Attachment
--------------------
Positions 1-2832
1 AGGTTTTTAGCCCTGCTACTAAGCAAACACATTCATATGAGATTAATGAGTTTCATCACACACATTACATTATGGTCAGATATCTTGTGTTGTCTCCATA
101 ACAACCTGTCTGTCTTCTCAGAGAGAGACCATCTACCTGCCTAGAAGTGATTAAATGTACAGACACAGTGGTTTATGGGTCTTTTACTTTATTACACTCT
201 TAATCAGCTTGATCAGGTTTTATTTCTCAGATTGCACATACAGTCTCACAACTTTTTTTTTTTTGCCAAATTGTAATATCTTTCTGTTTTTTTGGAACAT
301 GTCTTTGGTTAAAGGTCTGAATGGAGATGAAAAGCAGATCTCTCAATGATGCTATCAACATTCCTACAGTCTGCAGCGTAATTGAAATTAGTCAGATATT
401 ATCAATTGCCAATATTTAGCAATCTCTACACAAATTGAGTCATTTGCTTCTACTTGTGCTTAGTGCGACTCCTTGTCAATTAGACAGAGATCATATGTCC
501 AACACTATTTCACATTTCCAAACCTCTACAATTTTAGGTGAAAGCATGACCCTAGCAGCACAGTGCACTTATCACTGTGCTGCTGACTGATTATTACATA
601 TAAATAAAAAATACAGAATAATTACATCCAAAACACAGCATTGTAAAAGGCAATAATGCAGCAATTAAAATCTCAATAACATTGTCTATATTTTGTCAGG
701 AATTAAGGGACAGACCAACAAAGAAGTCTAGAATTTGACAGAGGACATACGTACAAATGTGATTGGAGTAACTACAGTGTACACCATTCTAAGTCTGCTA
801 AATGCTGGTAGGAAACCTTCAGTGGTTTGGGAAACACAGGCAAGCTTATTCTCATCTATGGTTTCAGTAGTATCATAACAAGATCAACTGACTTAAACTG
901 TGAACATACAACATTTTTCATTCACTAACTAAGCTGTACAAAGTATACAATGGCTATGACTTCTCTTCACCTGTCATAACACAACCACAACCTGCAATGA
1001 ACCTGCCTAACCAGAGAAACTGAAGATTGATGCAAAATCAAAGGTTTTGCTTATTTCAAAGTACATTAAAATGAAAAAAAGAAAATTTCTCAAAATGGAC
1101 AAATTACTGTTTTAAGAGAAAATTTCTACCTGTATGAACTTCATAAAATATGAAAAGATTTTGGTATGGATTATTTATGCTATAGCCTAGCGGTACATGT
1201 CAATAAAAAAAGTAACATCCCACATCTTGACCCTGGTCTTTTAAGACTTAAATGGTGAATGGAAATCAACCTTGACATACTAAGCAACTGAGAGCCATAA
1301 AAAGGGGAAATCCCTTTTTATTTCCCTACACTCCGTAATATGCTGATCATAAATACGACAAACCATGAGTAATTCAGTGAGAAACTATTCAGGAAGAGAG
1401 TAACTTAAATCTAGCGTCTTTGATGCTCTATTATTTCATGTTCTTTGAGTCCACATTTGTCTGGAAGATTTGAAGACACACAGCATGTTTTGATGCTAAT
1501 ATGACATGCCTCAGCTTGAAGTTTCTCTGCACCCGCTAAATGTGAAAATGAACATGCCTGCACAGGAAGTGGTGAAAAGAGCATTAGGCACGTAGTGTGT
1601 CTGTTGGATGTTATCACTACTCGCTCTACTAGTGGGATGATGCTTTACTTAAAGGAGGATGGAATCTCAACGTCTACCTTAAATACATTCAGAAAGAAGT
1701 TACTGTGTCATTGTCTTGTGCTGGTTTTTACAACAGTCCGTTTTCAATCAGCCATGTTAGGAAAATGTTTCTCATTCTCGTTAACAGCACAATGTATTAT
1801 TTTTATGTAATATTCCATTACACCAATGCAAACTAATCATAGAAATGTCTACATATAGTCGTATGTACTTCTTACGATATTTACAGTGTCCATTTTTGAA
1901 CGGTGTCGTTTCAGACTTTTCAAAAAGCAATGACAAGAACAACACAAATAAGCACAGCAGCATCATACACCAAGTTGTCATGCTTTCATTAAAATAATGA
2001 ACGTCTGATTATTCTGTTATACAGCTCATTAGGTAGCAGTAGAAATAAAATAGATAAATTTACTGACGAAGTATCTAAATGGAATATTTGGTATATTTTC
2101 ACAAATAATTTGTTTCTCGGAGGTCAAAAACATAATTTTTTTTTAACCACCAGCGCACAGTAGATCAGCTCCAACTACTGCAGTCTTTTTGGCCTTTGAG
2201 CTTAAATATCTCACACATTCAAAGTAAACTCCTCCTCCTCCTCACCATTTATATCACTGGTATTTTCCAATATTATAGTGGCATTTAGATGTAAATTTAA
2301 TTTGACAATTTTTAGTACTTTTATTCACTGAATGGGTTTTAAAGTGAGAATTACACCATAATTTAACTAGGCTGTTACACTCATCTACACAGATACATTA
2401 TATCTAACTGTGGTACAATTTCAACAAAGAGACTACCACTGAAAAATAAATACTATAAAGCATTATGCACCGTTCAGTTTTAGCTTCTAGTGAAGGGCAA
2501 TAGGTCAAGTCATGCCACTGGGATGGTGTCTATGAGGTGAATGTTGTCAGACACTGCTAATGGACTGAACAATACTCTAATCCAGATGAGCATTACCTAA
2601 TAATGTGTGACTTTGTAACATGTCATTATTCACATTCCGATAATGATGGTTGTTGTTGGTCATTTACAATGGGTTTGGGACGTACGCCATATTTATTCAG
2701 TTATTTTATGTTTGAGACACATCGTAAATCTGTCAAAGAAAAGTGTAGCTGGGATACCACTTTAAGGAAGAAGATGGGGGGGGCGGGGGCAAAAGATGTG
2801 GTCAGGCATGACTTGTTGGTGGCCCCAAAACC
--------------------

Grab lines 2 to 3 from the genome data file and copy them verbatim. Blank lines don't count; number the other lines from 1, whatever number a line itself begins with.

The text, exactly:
1 AGGTTTTTAGCCCTGCTACTAAGCAAACACATTCATATGAGATTAATGAGTTTCATCACACACATTACATTATGGTCAGATATCTTGTGTTGTCTCCATA
101 ACAACCTGTCTGTCTTCTCAGAGAGAGACCATCTACCTGCCTAGAAGTGATTAAATGTACAGACACAGTGGTTTATGGGTCTTTTACTTTATTACACTCT